Roesch argues that the evidence demonstrates that employees of Tour Ice and Hussmann complained to Star Cooler about the low prices Roesch was quoting customers. Roesch maintains that his termination following the distributors' complaints presents strong circumstantial evidence of a section one violation.3 A careful examination of the evidence reveals only that an employee of Tour Ice telephoned Star Cooler to ask whether Tour Ice was receiving the best price and that an employee of Hussmann called Star Cooler to determine why Roesch was quoting such low prices. Neither of the phone calls involved requests to terminate Roesch or threats of any other action. The evidence on the record is insufficient to prove that the phone calls constituted a conspiracy. The distributors' complaints were for the purpose of determining whether Star Cooler was treating its distributors fairly. Such complaints are not per se unlawful. Westinghouse Elec. v. CX Processing Labs., 523 F.2d 668, 676 (9th Cir. 1975).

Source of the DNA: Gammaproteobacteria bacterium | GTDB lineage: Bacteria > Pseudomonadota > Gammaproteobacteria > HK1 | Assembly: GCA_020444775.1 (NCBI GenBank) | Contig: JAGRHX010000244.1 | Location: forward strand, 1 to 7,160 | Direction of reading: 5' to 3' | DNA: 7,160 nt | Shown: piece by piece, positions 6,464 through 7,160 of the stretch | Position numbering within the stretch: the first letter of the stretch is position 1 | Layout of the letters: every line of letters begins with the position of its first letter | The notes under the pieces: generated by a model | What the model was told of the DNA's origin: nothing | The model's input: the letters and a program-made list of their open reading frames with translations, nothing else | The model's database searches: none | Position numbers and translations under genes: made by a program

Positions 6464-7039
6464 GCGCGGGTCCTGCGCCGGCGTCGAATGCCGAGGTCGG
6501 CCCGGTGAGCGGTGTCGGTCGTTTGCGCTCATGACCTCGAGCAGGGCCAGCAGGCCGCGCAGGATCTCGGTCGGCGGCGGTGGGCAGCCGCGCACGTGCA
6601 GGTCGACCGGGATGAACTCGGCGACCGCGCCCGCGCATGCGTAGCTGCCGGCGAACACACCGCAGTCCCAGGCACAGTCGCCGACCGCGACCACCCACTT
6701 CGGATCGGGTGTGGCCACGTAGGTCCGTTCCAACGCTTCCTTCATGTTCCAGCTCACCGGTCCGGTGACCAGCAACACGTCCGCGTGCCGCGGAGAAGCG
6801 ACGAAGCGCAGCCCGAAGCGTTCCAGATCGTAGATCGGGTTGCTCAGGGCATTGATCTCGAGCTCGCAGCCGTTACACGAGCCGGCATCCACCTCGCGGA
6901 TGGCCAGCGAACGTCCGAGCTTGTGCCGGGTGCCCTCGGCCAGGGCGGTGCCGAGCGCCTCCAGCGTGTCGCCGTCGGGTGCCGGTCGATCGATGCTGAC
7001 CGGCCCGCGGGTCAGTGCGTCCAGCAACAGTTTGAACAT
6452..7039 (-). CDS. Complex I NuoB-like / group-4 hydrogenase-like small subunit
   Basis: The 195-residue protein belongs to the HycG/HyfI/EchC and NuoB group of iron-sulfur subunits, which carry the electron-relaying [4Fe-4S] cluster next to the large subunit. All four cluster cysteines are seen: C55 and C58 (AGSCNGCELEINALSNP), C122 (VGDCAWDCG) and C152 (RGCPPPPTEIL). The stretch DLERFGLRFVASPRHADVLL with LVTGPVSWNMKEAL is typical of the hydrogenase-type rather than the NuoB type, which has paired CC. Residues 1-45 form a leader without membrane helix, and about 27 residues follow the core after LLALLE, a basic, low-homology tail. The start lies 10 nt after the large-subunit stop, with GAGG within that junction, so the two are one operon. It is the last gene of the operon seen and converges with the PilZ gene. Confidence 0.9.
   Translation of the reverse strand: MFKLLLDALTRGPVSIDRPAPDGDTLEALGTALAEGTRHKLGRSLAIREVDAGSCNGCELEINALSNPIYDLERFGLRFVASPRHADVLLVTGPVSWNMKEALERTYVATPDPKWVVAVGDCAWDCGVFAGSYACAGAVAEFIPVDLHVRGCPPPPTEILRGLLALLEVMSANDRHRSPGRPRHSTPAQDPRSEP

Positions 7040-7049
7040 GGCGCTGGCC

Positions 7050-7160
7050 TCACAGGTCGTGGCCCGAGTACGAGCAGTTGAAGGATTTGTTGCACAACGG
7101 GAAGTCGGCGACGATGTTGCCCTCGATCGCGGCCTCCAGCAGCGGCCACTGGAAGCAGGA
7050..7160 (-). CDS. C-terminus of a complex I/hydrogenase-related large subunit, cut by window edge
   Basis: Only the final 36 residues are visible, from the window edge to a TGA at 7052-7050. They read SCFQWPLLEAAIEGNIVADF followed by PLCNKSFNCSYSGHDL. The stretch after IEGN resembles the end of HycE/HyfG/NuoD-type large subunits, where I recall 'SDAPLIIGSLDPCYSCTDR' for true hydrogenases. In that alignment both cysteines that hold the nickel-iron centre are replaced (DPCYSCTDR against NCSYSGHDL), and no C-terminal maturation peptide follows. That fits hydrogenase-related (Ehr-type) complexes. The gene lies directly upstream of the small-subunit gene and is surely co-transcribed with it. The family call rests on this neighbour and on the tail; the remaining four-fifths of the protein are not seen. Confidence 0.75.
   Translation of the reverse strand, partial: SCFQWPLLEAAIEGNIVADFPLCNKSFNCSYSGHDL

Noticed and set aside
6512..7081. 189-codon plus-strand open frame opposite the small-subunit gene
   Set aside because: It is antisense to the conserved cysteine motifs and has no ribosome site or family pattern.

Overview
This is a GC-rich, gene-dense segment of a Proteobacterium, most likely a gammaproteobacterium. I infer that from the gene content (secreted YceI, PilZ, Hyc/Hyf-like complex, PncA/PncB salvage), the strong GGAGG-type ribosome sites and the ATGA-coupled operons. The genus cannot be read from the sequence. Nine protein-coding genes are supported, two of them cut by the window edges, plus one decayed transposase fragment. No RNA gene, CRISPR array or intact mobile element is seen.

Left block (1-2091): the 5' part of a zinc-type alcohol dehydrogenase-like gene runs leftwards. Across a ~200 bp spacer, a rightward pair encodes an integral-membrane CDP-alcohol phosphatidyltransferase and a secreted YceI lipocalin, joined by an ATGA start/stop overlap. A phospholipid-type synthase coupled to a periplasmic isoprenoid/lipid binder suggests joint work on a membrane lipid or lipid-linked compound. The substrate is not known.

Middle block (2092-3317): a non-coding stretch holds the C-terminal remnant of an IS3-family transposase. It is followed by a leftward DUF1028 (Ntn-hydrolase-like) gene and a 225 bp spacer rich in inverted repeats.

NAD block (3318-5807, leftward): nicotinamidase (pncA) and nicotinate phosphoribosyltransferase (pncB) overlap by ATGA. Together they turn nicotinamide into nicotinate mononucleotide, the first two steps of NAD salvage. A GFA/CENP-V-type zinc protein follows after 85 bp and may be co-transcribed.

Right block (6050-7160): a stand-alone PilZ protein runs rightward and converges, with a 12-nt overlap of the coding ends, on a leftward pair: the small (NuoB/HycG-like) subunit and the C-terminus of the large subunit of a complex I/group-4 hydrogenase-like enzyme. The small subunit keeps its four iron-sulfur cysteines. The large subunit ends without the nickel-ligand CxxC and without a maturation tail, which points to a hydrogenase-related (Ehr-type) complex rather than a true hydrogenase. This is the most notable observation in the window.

As the Second Circuit has held, it is not unlawful for a manufacturer to consult with its dealers and "those consultations, standing alone, would not establish the existence of a combination or agreement under the Sherman Act." Borger v. Yamaha Int'l Corp., 625 F.2d 390, 395 (2d Cir. 1980). Moreover, complaints of one distributor about the selling practices of another do not "indicate illegal concerted action, since it is merely normal marketplace behavior for such complaints to be made." Oreck Corp. v. Whirlpool Corp., supra, 639 F.2d at 80. Our reading of the record reveals only that employees of Tour Ice and Hussmann called Star Cooler to inquire about the fairness with which Star Cooler treated its distributors. We are hardpressed to call these conversations "complaints." However, even if the phone calls are characterized as distributors' complaints, they do not rise to the level of illegal concerted action.